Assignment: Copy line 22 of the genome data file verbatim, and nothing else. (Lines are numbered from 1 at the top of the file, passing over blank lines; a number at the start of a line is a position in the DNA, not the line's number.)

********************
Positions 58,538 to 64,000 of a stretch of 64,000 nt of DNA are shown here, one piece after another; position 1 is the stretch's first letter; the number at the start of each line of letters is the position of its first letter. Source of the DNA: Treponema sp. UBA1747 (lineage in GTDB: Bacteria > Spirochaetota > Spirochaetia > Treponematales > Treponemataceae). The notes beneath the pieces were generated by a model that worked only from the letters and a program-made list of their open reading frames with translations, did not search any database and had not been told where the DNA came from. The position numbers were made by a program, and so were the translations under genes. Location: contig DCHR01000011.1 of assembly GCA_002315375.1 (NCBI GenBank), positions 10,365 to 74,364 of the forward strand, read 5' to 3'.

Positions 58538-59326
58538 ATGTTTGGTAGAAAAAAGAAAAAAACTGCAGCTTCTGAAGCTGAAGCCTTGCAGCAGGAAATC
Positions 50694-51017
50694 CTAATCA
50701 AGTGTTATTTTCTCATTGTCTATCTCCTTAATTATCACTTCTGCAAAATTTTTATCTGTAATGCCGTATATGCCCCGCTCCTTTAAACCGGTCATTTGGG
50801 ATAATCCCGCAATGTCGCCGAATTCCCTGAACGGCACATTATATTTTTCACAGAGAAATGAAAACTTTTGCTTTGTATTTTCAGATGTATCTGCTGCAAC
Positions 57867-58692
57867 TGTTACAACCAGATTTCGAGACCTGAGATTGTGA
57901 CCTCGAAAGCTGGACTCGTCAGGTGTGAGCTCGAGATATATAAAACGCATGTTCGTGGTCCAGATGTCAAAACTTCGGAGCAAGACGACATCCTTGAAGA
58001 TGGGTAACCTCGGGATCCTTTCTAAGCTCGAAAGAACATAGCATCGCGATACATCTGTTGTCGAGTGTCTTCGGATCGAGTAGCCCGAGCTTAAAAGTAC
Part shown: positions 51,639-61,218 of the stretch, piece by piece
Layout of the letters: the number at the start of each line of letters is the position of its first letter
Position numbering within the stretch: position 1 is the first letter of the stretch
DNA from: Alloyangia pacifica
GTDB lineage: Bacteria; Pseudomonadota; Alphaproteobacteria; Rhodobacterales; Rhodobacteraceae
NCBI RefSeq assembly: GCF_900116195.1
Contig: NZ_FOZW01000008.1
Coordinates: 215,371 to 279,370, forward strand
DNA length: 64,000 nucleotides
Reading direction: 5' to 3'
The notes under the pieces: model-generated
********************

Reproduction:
The notes under the pieces: model-generated